I?d like to revisit a topic we haven?t mentioned in awhile?the shift in purchasing power away from physicians. In an effort to contain costs, a number of facilities and health networks are doing studies to identify the most cost-effective devices to use, which is resulting in this trend away from physicians being able to choose the devices they prefer?and device manufacturers are already feeling the impact.

One of the most notable names in this space is SharedClarity, which is backed by United Health, a major US health insurance carrier. Launched in April 2013, SharedClarity has been tasked with identifying the most cost effective products. Once they are able to reach a consensus, they recommend specific products to group members for purchase. Last year, SharedClarity made a big stride towards this effort when it determined that Abbott's and Medtronic's drug-eluting and bare metal stents were more cost-effective than Boston Scientific?s, which resulted in contracts being awarded to Abbott and Medtronic at its member hospitals.

So why the recent emphasis on the most cost-effective devices? Well really, it comes down to the fact that so-called ?physician-preference? items just plain cost a lot of money. One case study showed that one physician had nearly twice the average implant cost per case because they were using a customizable implant from a niche manufacturer, even in cases where the patient would have been eligible for a standard device. Especially interesting to me as well was the fact that some physicians were also opening implants that were never being used, which was resulting in waste and further unnecessary costs. Essentially, hospitals are trying to cut down on this kind of spending and to make sure that their limited dollars are allocated to the right places.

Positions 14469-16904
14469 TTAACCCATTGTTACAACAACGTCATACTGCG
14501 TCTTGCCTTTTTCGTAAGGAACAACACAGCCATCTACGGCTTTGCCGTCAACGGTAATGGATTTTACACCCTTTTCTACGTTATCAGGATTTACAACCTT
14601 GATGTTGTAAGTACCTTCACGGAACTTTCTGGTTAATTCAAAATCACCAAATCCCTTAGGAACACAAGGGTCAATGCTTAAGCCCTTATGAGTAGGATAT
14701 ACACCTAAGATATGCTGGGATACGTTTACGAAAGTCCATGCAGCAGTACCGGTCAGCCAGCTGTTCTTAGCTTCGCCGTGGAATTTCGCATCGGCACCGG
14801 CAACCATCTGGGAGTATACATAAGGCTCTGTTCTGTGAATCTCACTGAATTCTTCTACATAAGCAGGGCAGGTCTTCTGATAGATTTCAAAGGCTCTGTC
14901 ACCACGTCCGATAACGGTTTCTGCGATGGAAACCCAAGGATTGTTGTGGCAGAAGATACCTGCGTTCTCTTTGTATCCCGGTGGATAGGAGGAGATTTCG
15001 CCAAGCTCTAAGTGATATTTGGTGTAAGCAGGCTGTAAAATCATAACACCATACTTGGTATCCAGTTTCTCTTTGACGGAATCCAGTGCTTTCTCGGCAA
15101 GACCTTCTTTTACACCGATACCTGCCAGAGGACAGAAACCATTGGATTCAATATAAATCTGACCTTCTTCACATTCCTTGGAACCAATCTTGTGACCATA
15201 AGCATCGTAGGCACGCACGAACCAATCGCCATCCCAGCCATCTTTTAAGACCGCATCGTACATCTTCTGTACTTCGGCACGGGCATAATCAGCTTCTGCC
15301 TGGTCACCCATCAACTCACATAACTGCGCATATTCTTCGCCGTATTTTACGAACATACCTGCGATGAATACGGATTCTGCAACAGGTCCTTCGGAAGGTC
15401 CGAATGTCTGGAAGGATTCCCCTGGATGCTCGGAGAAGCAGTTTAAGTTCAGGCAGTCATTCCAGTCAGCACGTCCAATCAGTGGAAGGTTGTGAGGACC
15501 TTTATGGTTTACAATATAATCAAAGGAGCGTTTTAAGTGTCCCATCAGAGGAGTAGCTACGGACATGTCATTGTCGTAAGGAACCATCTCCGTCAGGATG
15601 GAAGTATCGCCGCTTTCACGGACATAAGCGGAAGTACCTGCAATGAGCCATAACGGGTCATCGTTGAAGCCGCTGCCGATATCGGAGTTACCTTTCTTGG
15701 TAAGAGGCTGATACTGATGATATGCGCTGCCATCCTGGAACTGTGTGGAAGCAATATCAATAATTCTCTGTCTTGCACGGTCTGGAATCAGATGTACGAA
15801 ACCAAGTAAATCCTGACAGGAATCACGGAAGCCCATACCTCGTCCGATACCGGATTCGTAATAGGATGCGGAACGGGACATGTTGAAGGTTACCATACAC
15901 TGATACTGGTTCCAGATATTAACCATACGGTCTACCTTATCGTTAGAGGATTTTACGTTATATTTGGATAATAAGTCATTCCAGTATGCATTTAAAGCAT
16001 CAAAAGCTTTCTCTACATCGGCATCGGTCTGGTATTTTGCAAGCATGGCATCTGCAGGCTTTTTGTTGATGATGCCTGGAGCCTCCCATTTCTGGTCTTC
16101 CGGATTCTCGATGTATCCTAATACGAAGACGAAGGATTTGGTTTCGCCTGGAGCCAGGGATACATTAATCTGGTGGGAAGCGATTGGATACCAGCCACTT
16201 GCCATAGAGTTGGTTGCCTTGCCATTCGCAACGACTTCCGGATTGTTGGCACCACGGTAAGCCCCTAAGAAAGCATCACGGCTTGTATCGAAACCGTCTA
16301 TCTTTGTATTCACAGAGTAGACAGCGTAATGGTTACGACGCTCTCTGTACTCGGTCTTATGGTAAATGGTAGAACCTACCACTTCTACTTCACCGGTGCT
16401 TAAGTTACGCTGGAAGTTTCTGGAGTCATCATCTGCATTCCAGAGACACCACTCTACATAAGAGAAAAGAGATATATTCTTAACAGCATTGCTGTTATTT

Manufacturers should be prepared for more data that highlights the cost effectiveness of a particular brand over another by groups such as SharedClarity. SharedClarity has also specifically identified orthopedic implants, peripheral stents, and cardiac valves as its targets. And this in turn indicates the importance of cost-effectiveness trials run by manufacturers themselves so that they know what they?re getting into. The focus on cost-effective device purchasing is only going to grow in the coming years?be prepared.

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